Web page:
Is the letter
r in Esperanto pronounced like
غ in Arabic? Or like
r in French?
Is the letter
The most common pronunciation that most people strive for is like the rr in Spanish (ie, it is trilled).
However in practice many people have difficulty with this and it’s not uncommon to hear the French or English r. It doesn’t really pose any problems to understanding. In the official source of Esperanto, The Fundamento, it’s not really clear which pronunciation is actually official, if any, because each translation of it tends to say the r is pronounced the same as in the target language. In general as long as the sound is consistent and cleary distinguishable it doesn’t really matter too much how it’s pronounced.
PMEG has a more complete description of the pronunciation.
A few years ago a student asked Bertilo Wennergren whether it is correct to say vi ĉiam duobla-ro-igas ĉion to a person who usually says veterro (alveolar trill) instead of vetero (alveolar tap). Although the question was about the use of ig, Bertilo thought the student was asking him whether it is correct to say veterro instead of vetero, and he answered that it is not too important whether you use a long or a short r sound. You can watch it here.
Watching that video, it's pretty obvious to me that Bertilo tends to pronounce the r like in vetero, not veterro. For instance, he says koloro, not kolorro; Esperanto, not Esperranto, and so forth. On the other hand, if the word starts with an r he tends to pronounce it like in veterro; for example he says rruĝa, not ruĝa. It seems to me that this is a general tendency among many Esperanto speakers, i.e., long r if the word starts with it, short r otherwise. Just to clarify, by long r I mean an alveolar trill and by short r I mean an alveolar tap. Those are, by the way, the two r sounds used in modern Spanish.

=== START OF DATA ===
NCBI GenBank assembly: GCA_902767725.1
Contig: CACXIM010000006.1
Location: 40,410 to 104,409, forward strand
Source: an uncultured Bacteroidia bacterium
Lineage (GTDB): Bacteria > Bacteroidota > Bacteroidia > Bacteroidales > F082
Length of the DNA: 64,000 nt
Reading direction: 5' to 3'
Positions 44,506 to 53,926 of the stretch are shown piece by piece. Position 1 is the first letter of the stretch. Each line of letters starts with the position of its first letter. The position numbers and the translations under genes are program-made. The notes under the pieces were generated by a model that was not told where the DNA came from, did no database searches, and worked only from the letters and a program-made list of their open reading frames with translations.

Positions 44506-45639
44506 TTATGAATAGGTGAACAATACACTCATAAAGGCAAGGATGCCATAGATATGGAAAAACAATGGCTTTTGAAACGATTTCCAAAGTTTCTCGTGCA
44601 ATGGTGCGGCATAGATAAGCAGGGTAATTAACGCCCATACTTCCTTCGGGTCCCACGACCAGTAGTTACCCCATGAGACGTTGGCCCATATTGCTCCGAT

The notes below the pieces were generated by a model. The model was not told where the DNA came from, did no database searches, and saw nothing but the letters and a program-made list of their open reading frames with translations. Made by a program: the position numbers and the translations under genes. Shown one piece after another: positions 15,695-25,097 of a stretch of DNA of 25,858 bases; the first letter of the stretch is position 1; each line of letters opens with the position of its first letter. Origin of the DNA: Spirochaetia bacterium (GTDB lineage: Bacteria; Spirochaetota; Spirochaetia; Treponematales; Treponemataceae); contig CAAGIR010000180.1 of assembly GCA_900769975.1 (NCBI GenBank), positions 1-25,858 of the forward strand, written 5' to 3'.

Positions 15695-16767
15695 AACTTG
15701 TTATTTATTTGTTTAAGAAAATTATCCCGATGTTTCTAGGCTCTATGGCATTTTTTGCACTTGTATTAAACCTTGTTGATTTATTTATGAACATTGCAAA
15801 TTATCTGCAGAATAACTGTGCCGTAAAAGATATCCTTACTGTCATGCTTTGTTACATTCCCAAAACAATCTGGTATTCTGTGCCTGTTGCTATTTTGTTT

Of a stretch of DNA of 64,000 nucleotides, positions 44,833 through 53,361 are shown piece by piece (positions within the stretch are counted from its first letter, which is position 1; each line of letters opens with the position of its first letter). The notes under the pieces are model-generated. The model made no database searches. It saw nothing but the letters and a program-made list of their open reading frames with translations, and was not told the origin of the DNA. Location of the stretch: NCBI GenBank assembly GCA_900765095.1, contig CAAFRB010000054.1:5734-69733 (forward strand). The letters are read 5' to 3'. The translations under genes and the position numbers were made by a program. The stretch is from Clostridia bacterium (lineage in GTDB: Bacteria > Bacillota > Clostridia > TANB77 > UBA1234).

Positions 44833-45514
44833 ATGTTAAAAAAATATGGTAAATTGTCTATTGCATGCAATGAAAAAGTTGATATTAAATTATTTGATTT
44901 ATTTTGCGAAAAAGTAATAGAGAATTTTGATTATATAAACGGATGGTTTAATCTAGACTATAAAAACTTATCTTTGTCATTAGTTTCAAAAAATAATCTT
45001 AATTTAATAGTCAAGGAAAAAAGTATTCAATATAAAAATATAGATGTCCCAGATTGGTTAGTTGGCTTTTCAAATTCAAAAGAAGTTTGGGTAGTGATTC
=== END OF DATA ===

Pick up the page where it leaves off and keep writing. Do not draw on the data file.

In my opinion the multiple ways Esperanto speakers pronounce the r challenges the idea of one letter, one sound, and I don't mean this is something bad or good, I'm just saying that theory does not always match reality. Listen carefully to how Juliette Ternant pronounces the r in this interview. She pronounces the words Esperanto kaj mirigita like vetero (i.e. like a Spanish single r, which is an alveolar tap), but in the words gramatikaj and problemoj she pronounces it like a French r. Nevertheless, her Esperanto sounds to me very good and it flows in a natural and understandable way.
Anyway, if you're interested in learning how to trill/roll the r in Esperanto like they do in Spanish, there are lots of tips on YouTube. Don't forget to have fun and remember that in Esperanto there are no rules about this, only tendencies and recommendations (en la praktiko ĉiu litero varias en sia elparolo).
I was always annoyed that the Assimil Esperanto (and Latin) courses employed an obvious French 'r'. A lot of Germans and Polish Esperantists also tend to use a guttural 'r'. Personally I don't think it sounds very clear and to some ears a word like e.g. 'ruĝa' might sound like 'luĝa'. In any case the Fundamento doesn't list 'r' in the alphabet for French/English, though does so for German/Russian which are two different sounds. However to my ear a lot of people who use a guttural 'r', particularly in Dutch/French, make a rasping sound too close to 'ĥ' with no uvular roll in the throat.